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he was also legendarily mean, "a mean, nasty, tough bond trader who took no BS from anyone," in the words of his old friend Ed Feulner, president of the Heritage Foundation. Simon would awaken his children on weekend mornings by dousing their heads with buckets of cold water. . . . Simon came away from the experience of Watergate with a disgust for the partisan character of the affair, and the capital. The experience of [Nixon's] impeachment convinced him . . . not that partisanship was necessarily poisonous, but that his opponents were far better at partisanship than his side was.
Simmons Mattress Company, a company founded in 1886, was bought by Wesray and partners bought in 1986 for $120 million and sold it in 1989 for $241 million.
Simon was born in Paterson, New Jersey, on November 27, 1927, the son of Eleanor (née Kearns) and Charles Simon, Jr., an insurance executive. He graduated from Newark Academy and, after Service in the U.S. Army (infantry), received his B.A. in 1952 from Lafayette College in Easton, Pennsylvania. At Lafayette he was a member of Delta Kappa Epsilon fraternity (Rho chapter).
Simon was a resident of Harding Township, New Jersey. Simon married his first wife, Carol Girard Simon in 1950. william and Carol Simon had two sons and five daughters (Bill Simon, J. Peter Simon, Mary Beth, Carol Leigh, Aimee, Julie Ann, and Johanna Simon) and twenty-seven grandchildren. She died in 1995. Simon married his second wife, Tonia Adams Donnelley in 1996.
He began his career with Union Securities in 1952. He served as Vice President of Weeden & Co. before becoming the senior partner in charge of the Government and Municipal Bond departments at Salomon Brothers, where he was a member of the seven-man Executive Committee of the firm.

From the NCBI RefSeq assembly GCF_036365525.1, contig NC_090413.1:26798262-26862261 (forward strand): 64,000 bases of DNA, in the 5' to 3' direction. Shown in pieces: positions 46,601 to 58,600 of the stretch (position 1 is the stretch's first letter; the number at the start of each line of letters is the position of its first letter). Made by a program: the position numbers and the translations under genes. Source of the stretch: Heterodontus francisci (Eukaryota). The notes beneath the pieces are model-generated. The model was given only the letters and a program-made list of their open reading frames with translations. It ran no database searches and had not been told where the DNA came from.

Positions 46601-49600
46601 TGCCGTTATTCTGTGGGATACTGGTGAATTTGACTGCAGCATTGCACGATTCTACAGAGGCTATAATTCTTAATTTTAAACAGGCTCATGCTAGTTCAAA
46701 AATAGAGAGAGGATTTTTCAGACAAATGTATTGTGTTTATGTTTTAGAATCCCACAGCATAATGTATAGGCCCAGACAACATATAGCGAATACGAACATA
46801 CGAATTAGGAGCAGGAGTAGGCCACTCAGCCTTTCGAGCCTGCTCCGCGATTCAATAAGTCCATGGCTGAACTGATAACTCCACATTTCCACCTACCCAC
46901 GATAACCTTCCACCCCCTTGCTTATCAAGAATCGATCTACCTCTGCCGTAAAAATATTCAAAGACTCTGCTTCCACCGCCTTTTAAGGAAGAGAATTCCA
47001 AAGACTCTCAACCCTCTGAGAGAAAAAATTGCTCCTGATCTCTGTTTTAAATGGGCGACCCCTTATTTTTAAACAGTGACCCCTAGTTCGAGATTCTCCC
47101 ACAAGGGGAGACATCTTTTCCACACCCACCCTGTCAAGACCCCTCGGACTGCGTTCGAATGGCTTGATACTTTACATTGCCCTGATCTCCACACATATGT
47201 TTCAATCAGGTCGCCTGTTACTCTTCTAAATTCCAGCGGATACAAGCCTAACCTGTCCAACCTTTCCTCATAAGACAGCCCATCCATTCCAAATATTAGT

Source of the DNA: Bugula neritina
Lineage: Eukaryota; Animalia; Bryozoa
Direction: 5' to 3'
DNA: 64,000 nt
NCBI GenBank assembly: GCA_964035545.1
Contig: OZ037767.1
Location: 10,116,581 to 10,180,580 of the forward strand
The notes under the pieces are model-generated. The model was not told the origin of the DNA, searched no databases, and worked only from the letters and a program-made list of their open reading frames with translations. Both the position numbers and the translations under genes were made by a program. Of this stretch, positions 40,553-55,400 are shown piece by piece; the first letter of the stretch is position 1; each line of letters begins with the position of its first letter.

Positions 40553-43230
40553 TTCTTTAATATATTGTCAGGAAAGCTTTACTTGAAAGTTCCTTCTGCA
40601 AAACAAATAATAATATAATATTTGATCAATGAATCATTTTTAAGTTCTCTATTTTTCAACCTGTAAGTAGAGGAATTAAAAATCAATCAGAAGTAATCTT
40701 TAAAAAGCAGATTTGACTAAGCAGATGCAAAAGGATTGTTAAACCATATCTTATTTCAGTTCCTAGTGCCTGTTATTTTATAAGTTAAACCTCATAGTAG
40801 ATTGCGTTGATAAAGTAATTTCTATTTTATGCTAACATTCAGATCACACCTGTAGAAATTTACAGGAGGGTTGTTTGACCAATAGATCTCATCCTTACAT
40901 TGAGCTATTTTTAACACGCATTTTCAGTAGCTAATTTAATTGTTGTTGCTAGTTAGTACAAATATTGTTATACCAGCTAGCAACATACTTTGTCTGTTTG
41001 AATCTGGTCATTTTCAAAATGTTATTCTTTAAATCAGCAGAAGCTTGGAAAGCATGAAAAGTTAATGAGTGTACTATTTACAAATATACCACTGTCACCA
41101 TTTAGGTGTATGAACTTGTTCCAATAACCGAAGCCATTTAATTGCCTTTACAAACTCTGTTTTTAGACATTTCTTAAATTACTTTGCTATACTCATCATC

At the time of his nomination as Treasury Secretary, Simon was serving as Deputy Secretary of the Treasury, a post he had held from January 22, 1973. As Deputy Secretary, he supervised the Nixon administration's program to restructure and improve U.S. financial institutions. He also served as the first Administrator of the Federal Energy Office. From December 4, 1973, Simon simultaneously launched and administered the Federal Energy Administration at the height of the oil embargo. As such he became known as the high-profile "Energy Czar", and represented a revitalization of the "czar" term in U.S. politics. He also chaired the President's Oil Policy Committee and was instrumental in revising the mandatory oil import program in April 1973. Simon was a member of the President's Energy Resources Council and continued to have major responsibility for coordinating both domestic and international Energy policy.
In August 1974, only three months after Simon became Secretary of the Treasury, President Nixon resigned. Simon was asked to continue to serve at Treasury by President Gerald R. Ford, Jr., who shortly afterward appointed him chairman of the Economic Policy Board and chief spokesman for the administration on economic issues.
Simon was an active member of the United States Olympic Committee for many years. He served as treasurer from 1977 to 1981 and as President of the U.S. Olympic Committee from 1981 to 1985, which included the 1984 Games in Sarajevo and Los Angeles. He chaired the U.S. Olympic Foundation, created with the profits of the Los Angeles games, from 1985 through 1997, and was inducted into the U.S. Olympic Hall of Fame in 1991. An additional athletics-related honor came on October 11, 1975, when Simon threw out the first pitch of the 1975 World Series at Boston's Fenway Park on behalf of President Ford.